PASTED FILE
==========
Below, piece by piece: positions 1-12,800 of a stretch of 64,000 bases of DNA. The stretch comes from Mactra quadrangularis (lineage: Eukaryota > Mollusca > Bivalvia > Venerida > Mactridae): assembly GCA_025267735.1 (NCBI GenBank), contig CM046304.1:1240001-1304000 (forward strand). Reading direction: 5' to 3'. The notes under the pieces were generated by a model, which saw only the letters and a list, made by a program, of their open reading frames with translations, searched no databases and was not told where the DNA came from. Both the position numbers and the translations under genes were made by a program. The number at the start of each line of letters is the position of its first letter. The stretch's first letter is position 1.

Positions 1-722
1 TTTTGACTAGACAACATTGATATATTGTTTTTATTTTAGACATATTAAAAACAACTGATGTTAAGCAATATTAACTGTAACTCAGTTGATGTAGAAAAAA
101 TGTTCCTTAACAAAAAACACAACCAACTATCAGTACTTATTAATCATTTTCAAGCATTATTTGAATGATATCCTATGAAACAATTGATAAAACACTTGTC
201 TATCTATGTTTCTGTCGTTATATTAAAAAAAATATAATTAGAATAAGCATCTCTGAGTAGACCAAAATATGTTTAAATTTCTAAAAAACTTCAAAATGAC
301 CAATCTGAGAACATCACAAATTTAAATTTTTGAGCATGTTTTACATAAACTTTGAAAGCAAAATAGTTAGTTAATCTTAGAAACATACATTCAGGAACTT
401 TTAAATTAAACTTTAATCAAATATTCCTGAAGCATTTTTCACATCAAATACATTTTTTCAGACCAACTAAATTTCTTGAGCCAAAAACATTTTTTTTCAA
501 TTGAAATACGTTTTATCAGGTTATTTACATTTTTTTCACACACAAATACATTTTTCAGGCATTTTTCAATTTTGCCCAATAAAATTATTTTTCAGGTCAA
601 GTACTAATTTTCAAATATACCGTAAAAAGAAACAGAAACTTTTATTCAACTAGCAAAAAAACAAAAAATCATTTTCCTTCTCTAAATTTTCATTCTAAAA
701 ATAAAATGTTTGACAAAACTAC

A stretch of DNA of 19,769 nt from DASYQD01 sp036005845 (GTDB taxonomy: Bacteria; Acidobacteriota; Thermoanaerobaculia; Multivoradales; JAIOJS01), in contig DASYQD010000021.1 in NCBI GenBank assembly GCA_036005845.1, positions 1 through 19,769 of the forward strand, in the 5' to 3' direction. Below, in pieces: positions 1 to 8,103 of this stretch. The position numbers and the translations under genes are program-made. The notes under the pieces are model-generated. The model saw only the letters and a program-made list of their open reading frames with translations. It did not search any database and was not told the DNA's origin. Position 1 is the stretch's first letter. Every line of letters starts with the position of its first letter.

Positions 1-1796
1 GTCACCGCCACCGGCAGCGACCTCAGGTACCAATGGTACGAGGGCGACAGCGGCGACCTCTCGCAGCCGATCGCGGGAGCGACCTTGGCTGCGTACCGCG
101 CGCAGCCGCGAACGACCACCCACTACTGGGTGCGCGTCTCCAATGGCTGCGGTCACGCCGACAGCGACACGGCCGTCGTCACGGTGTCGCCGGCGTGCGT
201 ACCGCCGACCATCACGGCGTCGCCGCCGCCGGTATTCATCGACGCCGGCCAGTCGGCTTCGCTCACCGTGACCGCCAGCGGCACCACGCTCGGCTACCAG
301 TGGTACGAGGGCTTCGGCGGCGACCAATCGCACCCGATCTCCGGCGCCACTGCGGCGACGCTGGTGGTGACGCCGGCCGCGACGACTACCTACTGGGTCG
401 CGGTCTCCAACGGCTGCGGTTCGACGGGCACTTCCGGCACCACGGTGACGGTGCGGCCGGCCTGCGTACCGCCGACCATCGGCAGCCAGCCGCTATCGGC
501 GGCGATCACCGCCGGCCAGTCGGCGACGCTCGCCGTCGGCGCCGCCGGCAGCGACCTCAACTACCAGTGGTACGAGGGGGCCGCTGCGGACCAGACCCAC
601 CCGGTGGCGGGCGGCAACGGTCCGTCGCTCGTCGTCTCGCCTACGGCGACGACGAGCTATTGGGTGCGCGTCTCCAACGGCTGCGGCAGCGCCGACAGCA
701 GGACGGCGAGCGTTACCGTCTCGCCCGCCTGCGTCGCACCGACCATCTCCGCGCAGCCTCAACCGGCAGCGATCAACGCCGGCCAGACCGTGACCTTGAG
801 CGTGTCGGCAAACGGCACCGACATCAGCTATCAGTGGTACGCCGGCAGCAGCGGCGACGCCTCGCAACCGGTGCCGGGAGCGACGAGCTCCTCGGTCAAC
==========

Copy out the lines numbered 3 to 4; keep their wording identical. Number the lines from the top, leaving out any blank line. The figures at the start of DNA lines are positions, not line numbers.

1 TTTTGACTAGACAACATTGATATATTGTTTTTATTTTAGACATATTAAAAACAACTGATGTTAAGCAATATTAACTGTAACTCAGTTGATGTAGAAAAAA
101 TGTTCCTTAACAAAAAACACAACCAACTATCAGTACTTATTAATCATTTTCAAGCATTATTTGAATGATATCCTATGAAACAATTGATAAAACACTTGTC